6. @Ankoku The folder is now public :
  7. Lovin' it for the same reasons as XGBC :)
  8. @Ankoku About my module "the sun" : I'm glad you like it. It was already quite reliable in the video, and with a simple fix it gets pretty much 100% reliable in perfect conditions (it has no rigid chassis, so it requires the table it's sitting on to be level and stable). It ran during to exhibitions (about 30 hours) without dropping a ball, but on its own and on a very stable table each time. I uploaded some pictures on my Brickshelf gallery : (not yet public though now public :) ) The module needs to be adapted to be operated in a module chain, especially the feeder at the bottom which currently requires to be constantly fed by balls, otherwise there is a risk of a ball getting stuck between the fixed ramp and the mobile feeder... But with 28-30 balls in a loop, that problem never appears and the module works flawlessly. I guess replacing it by a classic 3-balls-wide feeder would work well, I might do so at some point. Here is the fix (the two black beams sticking out), to prevent the buckets to jump over the upper ramp and get the module stuck. The problem appeared on an uneven table, because the support beam for the upper ramp is not rigid and allowed the ramp to bend towards the rotating wheel. The problem can be solved by making that support more rigid. I would suggest transparent beams to keep the aesthetics, but I don't have any so I left it like so. I didn't make a CAD file as there was no demand and I think it still needs improvement, but feel free to do so and modify it if you want to :) P.S. My previous module "connecting rods" ( used the same principle with 3 balls per bucket, it was not 100% reliable but was made to be used in a module chain. The problem came from the feeder, I think it had to do with the vibrations of the whole thing but I couldn't find how the ball was getting out of its ramp. I tred to film it and obviously, it didn't happen during the footage...
  9. Well, I'm happy to hear that ! I think mine ran during 2 or 3 exhibitions without any problem. There are so many gears though that moving parts might get harmed on the long run... At least I tried to keep the stress and strain as low as possible in the drivetrain.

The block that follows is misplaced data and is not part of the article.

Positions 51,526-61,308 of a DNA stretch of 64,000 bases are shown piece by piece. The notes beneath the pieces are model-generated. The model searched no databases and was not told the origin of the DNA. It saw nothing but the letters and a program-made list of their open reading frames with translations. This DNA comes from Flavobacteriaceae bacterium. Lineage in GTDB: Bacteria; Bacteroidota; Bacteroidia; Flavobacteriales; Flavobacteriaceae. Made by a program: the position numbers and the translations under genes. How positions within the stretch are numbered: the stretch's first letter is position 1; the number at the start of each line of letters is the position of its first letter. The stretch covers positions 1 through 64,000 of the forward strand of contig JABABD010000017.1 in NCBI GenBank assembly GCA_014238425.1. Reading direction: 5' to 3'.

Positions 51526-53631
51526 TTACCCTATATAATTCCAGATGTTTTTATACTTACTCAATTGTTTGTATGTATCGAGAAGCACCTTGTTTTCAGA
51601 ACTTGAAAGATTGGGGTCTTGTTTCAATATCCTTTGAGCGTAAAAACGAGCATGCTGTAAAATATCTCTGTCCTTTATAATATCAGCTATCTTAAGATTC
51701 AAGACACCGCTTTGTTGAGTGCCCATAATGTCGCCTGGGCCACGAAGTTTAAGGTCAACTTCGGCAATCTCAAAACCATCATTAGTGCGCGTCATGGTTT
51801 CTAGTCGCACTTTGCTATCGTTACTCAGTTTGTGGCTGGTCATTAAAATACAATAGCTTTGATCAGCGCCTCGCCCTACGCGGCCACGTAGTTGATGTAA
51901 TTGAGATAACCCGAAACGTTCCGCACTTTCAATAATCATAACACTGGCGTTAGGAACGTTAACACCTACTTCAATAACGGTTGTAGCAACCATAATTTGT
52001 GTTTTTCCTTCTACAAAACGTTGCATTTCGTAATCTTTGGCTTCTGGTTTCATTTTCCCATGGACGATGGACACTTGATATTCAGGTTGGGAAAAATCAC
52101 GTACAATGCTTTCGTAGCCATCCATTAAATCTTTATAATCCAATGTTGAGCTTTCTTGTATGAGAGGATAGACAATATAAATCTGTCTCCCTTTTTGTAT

10. Thanks everyone for your comments ! Glad you like my little tractor Yeah, sadly the hoist has to be this massive : I first wanted to use a worm gear like on #8284, but it didn't look great at all... I agree with you, small cylinders would be nice for many features that only need a small stroke. Actually, I could have used small pneumatic cylinders, which would fit quite well in terms of length, but they are yellow and I would need to add a pump somewhere ^^ I was told on french forum Techlug that the roof and the front didn't look so great, and that were the parts I liked the least on this MOC. So I decided to go for a V2, and this time, I managed to fit a HOG in ! The axle of the HOG is connected to a triplet of 12t gears, just above the differential, which drive a 8t-rack on each side just as it works for the steering wheel. I used the old 10t racks : it may be possible to only use parts that are still produced today, and I'll probably try to improve this point in the near future as this MOC has been really pleasant to develop till then :) The rear axle is narrower in order to better fit the scale. I also had to add one more stud between front and rear axles, otherwise the hood looked quite odd (I'm not building a Cyrano Dutra, or even odder - but really nice-looking to my mind -, a Bisomtrac ^^). I also added some details : working lights and mirrors. Those inverted slopes are really practical for this application ! Some pictures : Cabin, with new seat and dashboard, flat roof, working lights, mirrors... : The front end is more agressive than before. Notice that the cabin is now narrower at the top (10t) than at its base (11t) : I used frictionless pins to make the angle of the thin cab pillars, but the main chassis is rigid and geometrically correct. Open hood : Another try with a black hood : The chassis is much cleaner and more compact. Here is the underside view : I had to replace the 24t-8t for the fake engine by a 20t-12t to keep the chassis solid and rigid. Great weather is announced for this week-end, I'm gonna be able to make a little video :) Hope you enjoyed this second version !